Photography plays a crucial role in bringing the ILR School brand to life. Our photos should always feel like us— authentic, vibrant, and human. This section includes tips on how to select images, create dynamic collages, and deploy monotone as a design element, as well as how to use photography in digital and print applications.
Photography is a mirror of our personality. Following these tips and tricks will keep it consistent and recognizably us:
- Whenever possible, maintain high-resolution quality and natural light.
- When it comes to photo editing and retouching, be subtle.
- Feel free to use stock photos, but avoid staged, cliché imagery that could pair easily with any college or university.
Six photo categories bring our school’s history and future to life:
- Labor/Working class
- Campus life
- Historical events
- Future of work
1. Labor/Working class
Look for photos that convey a range of what labor has meant over time, from trade unions, to workers on the picket line, to the labor movements of today. Highlight the subject’s story, and favor natural settings with interesting textures or expressive people.
Striven to represent a diversity of work roles across a plethora of industries, from entry-level employees to executives in the C-suite. Above all, showcase people, in context, wherever they may work in the world.
3. Campus life
Celebrate the vibrancy of academic life on all our campuses. Let’s show students at work— debating in the classrooms and institutes, making impact at their internships, and leading campus clubs and initiatives. Photos of our campus facilities and atmosphere should feel authentic (showing snow is okay). Above all, try to capture intimate and spontaneous moments of connection that represent the diversity of our student body.
4. Historical events
Draw on archival images, including photos from ILR’s history, to reflect our mission. The principles and values evidenced in this type of imagery are what allows us to face our future with confidence.
5. Future of work
To communicate the evolving nature of work and the workplace, look for photos that depict edge industries and convey aspirational areas for ILR’s curriculum, research, and outreach. Be provocative.
Build up a stable of details, abstracts, aerial shots, and textural photos to help tell compelling stories. Highlight the industries, landscapes, buildings, as well as different kinds of work being done across the globe. These photos will become especially useful when used in collage and with color overlay (see below).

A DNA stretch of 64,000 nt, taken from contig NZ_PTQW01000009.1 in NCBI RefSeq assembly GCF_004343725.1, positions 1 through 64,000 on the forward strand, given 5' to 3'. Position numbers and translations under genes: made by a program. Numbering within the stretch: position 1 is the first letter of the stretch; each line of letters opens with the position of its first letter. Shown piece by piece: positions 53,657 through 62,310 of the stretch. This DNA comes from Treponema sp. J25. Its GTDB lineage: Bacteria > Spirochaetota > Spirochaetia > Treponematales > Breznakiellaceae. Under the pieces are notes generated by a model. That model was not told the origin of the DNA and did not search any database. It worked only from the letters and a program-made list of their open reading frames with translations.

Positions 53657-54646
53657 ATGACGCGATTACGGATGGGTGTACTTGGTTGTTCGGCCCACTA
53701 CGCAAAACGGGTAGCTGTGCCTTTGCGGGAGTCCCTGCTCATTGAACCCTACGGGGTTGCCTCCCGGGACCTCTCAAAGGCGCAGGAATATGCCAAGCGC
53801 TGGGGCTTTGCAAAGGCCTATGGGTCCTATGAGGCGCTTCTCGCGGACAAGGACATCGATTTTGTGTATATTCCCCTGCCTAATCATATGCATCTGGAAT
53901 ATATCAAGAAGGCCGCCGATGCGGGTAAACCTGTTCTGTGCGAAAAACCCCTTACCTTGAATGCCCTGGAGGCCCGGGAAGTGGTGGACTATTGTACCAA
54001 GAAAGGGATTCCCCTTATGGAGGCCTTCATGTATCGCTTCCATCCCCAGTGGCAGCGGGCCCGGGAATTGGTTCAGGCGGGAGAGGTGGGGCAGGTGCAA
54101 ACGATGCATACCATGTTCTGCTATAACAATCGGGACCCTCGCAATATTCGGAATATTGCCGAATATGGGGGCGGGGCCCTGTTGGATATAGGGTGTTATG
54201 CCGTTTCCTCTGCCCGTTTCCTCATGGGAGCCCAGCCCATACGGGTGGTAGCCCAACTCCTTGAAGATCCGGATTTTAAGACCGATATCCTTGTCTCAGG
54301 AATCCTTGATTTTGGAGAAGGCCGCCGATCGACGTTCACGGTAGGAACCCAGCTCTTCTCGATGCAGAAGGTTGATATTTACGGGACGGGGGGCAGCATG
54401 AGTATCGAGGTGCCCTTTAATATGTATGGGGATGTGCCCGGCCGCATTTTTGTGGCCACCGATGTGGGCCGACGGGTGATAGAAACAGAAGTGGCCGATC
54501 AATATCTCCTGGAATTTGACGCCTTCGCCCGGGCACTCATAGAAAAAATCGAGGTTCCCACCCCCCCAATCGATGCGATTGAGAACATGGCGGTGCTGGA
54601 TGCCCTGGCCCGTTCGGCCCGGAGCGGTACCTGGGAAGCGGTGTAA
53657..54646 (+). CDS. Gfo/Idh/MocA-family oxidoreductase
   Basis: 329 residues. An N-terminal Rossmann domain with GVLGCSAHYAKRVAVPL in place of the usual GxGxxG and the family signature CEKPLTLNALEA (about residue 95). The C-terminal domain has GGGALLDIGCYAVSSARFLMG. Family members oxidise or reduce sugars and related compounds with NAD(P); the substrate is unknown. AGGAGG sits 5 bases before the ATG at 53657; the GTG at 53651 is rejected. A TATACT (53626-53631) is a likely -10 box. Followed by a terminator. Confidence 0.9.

Combining 2–3 photos to create a single visual statement is a way to embody multiple and diverse perspectives—a quality that’s foundational to ILR’s personality. The aim of juxtaposing imagery is to highlight the diversity of the school—faculty, students, methodologies, and real-world impact. A single collage can create a rich conversation about ILR’s cross-disciplinary approach, and help us tell stories of hybrid topic areas, roles, and points of view.
Here are a few suggestions on how to pair images:
- Consider the message the images convey together.
- Emphasize tension between images to create a dynamic conversation, not a binary choice or oppositional approach.
- Try pairing a busy image with a textural or detailed one to create a sense of humanity and scale.
- Whenever possible, include people.
Our photo style also favors the technique of overlaying a color screen on top of black-and-white imagery. Color overlays let us deploy type over photography in a way that’s readable and texturally delightful. It allows for texture accents and visual variation, which we can use as a divider to differentiate content. And it enables us to create cohesion across a wide variety of photos.
How to effectively use color overlays:
- Use across an entire section of content—news stories, initiatives, etc.—to make each entry feel like part of the same visual family.
- Use only to enhance clarity, and avoid when it actively works against enjoyment and comprehension.
- Always consider the legibility of both photography and text.
See the color palette section for approved colors.
Additional photography guidance and resources are available through the Office of Communications and Marketing.